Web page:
As the quality of military leaders becomes even more important now that their leadership decisions are informing both foreign affairs and domestic politics it is even more critical to ensure our next generation of military flag officers have learned the proper lessons of history and how to properly navigate civil-military relations.


Additional Reading

As Hoover announced that the troops would “put an end to rioting and defiance of civil authority,” MacArthur marshaled five tanks, a detachment of machine gunners, more than 200 mounted cavalry on horseback, and hundreds of infantrymen bearing rifles and bayonets. Several thousand additional troops waited in reserve. MacArthur’s subordinates included Dwight Eisenhower, who raised concerns about the wisdom of moving so aggressively against the protesters. Another deputy, George S. Patton, showed no misgivings.

The letter that follows takes us on a darkly imagined excursion into the future. A military coup has taken place in the United States—the year is 2012—and General Thomas E. T. Brutus, Commander-in-Chief of the Unified Armed Forces of the United States, now occupies the White House as permanent Military Plenipotentiary. His position has been ratified by a national referendum, though scattered disorders still prevail and arrests for acts of sedition are underway. A senior retired officer of the Unified Armed Forces, known here simply as Prisoner 222305759, is one of those arrested, having been convicted by court-martial for opposing the coup. Prior to his execution, he is able to smuggle out of prison a letter to an old War College classmate discussing the “Origins of the American Military Coup of 2012.” In it, he argues that the coup was the outgrowth of trends visible as far back as 1992. These trends were the massive diversion of military forces to civilian uses, the monolithic unification of the armed forces, and the insularity of the military community. His letter survives and is here presented verbatim.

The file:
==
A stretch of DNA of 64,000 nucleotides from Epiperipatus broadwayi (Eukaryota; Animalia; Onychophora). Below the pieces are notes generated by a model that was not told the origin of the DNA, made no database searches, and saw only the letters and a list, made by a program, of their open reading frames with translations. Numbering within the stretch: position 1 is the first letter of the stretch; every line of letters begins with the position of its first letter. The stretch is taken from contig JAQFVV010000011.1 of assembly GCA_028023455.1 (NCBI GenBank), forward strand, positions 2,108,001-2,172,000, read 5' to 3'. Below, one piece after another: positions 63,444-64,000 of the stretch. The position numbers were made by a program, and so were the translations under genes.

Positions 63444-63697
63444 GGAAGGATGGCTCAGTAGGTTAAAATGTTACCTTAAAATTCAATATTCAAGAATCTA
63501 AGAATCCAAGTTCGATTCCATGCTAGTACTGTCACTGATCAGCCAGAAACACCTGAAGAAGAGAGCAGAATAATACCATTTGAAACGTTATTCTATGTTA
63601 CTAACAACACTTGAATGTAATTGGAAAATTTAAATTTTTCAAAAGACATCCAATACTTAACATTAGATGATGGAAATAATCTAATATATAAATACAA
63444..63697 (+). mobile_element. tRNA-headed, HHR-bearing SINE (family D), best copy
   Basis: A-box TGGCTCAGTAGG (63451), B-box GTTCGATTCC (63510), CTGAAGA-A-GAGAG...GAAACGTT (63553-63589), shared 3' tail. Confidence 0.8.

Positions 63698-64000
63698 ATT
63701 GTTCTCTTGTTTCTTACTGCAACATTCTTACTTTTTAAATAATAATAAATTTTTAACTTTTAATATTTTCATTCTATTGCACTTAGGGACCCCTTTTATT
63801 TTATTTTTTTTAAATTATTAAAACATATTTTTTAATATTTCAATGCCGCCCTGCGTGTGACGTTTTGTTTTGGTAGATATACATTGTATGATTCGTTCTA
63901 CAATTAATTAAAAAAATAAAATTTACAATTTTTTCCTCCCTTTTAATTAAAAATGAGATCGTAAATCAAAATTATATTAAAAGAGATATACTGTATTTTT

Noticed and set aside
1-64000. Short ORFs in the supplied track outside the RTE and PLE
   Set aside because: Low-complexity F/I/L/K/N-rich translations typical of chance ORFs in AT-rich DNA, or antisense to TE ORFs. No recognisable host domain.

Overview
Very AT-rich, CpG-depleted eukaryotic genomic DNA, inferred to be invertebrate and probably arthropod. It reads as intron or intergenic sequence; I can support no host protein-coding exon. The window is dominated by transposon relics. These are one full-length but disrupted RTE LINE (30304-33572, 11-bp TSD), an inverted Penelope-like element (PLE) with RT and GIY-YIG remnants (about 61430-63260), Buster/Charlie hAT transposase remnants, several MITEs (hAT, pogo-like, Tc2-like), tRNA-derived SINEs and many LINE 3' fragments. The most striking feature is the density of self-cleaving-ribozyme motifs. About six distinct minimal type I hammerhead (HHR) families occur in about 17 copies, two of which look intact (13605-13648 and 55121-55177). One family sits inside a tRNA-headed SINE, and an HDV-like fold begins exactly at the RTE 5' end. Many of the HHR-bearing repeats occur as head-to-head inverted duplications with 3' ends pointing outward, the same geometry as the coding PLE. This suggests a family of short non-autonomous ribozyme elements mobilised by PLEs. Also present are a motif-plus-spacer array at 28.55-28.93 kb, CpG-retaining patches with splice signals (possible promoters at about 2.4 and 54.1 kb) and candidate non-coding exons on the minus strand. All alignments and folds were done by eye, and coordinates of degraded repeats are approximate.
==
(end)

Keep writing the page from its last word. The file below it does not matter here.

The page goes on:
– Tim Hsia